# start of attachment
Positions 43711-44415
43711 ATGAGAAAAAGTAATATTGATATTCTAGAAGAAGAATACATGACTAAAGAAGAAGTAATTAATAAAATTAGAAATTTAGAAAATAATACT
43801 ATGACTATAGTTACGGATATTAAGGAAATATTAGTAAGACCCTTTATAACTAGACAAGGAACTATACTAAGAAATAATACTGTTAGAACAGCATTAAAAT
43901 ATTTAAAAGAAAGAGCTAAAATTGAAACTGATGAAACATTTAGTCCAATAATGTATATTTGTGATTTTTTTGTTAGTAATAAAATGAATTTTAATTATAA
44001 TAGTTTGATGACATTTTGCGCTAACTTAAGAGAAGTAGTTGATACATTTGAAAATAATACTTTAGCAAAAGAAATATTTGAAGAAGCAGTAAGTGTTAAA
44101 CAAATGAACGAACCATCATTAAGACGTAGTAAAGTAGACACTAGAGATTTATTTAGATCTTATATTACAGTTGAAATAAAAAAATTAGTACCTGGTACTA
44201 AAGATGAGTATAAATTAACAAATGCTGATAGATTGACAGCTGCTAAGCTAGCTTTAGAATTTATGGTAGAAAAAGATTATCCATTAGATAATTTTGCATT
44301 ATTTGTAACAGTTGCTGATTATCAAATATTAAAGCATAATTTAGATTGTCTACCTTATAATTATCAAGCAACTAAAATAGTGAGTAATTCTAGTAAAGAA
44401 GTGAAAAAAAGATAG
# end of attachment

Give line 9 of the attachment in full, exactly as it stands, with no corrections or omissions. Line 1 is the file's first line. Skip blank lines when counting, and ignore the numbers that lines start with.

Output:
44401 GTGAAAAAAAGATAG